Each aspiring author’s choice: To publish or self-publish?

To publish or self-publish? Panic

Lately I’ve thinking a lot about my long-held dream of getting a literary agent and seeing my book traditionally published. The truth is, as I continue to query my third manuscript (fourth if you count that one I partially wrote in high school), I’ve been feeling pretty demotivated. The process is ridden with rejections.

I know I’m a good writer. In the span of about five years, I gained traction as a freelance journalist, earning the praise and respect of a number of high-profile folks, and ultimately transitioned full-time into a much different (but also heavily writing-focused) role with a single company, where I’ve gone from bottom-rung to the head of a department and member of an executive team. In what I do, I’m successful — and supremely grateful. I know, with confidence, how much my skills have grown and how much more potential I have to fulfill. I’m damn proud of myself.

But there’s still a part of myself that craves a different outlet. An ambition that needs to be satisfied. And that’s becoming an author. Not a writer who’s finished and revised several manuscripts, mind you, but a Published Author (insert sparkles here).

fancy author gif

And as years spent on one manuscript give way to years on another, I’m beginning to question what I really want: to see my name on a book on a shelf in a store or library, or to have readers — dozens or even hundreds or thousands of them?

I think it’s a little of both. I want to feel like I’ve “earned” my keep by getting an agent, getting a publishing deal, and seeing my books for sale. But I also know that if I did all that (or even part of that) and my book still tanked and no one read it … it wouldn’t mean all that much to me.

I want my book to be read, too.

Getting published is hard. The odds exist (and are real) and yet don’t exist at the same time: Honing your craft increases your chance of success, and each novel is a learning experience … just one that takes one or two years to complete each time. It’s a long-ass journey. Ava Jae, a young adult author I admire, wrote 10 books before she got an agent. Even writers who’ve made it into The New York Times can’t get book deals.

And while I’m not sure I want to self-publish — there are a number of drawbacks to that route, including hurting your chances of getting traditionally published in the future and the plain fact that the only person deciding whether your book is ready is you, a very biased opinion holder — I’m not sure I want to wallow in silence forever, either. I don’t want to shelve manuscript after manuscript, all for a goal I may never reach.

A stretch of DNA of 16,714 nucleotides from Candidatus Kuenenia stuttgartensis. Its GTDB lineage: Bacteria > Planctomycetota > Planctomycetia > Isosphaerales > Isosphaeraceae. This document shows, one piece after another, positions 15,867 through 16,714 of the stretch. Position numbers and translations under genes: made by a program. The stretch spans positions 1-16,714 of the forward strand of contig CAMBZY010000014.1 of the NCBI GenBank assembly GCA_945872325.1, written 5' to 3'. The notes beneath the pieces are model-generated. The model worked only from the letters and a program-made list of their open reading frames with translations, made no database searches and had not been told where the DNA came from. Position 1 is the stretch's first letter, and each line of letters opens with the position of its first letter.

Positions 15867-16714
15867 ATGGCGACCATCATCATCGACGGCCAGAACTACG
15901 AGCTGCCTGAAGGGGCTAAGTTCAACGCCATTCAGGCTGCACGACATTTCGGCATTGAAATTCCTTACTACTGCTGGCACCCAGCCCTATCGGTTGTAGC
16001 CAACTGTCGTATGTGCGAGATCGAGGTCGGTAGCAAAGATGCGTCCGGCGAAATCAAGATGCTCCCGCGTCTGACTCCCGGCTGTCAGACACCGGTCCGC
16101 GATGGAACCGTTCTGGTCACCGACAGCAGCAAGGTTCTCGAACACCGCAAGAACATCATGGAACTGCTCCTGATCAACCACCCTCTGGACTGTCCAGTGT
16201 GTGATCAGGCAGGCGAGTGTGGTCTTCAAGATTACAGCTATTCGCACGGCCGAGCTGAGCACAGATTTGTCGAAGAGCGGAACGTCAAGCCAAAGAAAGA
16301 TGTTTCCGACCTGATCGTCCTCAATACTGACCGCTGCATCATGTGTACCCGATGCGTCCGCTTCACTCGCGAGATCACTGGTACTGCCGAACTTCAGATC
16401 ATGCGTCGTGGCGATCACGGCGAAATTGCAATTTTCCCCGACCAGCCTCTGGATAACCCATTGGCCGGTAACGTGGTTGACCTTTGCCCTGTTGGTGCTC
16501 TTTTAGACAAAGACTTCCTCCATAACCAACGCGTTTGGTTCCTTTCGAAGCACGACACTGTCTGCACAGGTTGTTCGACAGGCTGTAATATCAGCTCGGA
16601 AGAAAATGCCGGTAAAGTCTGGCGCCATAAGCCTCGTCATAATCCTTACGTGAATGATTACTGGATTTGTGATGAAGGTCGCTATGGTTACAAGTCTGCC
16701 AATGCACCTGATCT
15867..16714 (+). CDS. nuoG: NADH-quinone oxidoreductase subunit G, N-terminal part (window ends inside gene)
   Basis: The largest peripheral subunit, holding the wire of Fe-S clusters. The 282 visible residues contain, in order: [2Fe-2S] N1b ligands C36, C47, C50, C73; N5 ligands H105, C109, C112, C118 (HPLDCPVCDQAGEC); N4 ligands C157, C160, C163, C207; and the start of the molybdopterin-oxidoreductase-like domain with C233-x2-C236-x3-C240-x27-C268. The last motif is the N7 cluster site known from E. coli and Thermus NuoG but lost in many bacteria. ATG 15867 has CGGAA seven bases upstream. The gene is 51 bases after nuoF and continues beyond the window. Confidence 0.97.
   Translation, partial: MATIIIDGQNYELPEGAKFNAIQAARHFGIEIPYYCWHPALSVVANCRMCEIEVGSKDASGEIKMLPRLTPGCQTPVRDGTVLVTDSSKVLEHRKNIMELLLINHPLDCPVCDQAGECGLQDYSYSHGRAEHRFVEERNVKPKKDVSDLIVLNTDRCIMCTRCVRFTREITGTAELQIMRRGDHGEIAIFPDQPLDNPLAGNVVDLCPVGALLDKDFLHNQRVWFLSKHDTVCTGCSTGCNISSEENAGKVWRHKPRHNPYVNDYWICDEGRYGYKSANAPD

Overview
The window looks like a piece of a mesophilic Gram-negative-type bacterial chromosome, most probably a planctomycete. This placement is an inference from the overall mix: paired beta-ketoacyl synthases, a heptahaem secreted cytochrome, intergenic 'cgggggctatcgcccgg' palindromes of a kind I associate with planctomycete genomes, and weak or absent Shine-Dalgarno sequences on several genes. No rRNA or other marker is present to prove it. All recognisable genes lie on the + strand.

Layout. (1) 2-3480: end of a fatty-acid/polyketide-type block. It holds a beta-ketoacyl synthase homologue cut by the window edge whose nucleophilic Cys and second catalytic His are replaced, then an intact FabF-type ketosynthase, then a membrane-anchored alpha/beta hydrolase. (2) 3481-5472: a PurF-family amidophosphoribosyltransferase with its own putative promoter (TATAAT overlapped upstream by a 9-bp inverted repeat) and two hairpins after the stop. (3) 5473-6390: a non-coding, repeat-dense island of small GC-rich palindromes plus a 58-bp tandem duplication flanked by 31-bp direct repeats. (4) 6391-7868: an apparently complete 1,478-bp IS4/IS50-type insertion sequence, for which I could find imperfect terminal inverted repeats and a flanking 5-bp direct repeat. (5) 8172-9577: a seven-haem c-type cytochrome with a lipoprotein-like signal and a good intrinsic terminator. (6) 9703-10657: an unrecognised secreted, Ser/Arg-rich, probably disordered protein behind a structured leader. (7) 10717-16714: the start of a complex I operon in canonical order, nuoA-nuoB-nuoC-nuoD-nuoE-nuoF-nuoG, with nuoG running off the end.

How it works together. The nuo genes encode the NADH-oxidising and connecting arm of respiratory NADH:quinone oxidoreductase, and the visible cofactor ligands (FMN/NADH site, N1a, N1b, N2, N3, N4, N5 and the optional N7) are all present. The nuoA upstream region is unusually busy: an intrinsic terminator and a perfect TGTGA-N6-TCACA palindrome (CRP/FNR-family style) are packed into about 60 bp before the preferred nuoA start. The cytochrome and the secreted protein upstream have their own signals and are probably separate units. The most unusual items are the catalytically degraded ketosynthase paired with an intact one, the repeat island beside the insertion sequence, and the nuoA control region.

So what does my future hold? Well, more querying and more novel writing, undoubtedly. But I’m also toying with the idea of letting some of my old, failed manuscripts free on a community like Wattpad. Those stories are languishing alone on my computer; they’re not going anywhere. If I release them anonymously, for free, with no sales numbers to haunt me — whether they get two views or two thousand — what’s the harm?

At the end of the day, it’s my choice. I have to decide what’s important to me.

Self-publishing is what you make of it: an interview with the author of The Artemis Effect

A couple Fridays ago, I featured a book cover from a new author, Kasia James. She’s also a blogger, and I’ve been following her writing pretty much ever since I started this site. That gave me the perfect opportunity to reach out to her and ask about her experience, her creative process, the pains of self-publishing, and what aspiring writers can learn from it.

Kasia James (author)Misprinted Pages: Is The Artemis Effect your first book? What is it about, in a nutshell?

Kasia James: Yes, it is, although I have a couple more — which are quite different — in the pipeline. The Artemis Effect follows the stories of three groups of people based in America, Australia, and Britain as they struggle to deal with the breakdown of society sparked by mysterious changes to the moon. It’s fast-paced, character-based science fiction.

Youโ€™ve been working on this for about 9 years. During that time, you wrote the book, sent it off to publishers, and then finally chose self-publishing. To get started, letโ€™s talk about your experience writing the book. What inspired you to write this particular story?

Well, to be totally honest, much of the science fiction I’d read up to that point dealt with ideas and technology very well, but rather shallowly with people. I thought that I’d like to have a go at doing something different. I read very widely and eclectically, so it seemed to be a possibility within the genre that could have been more fully explored.

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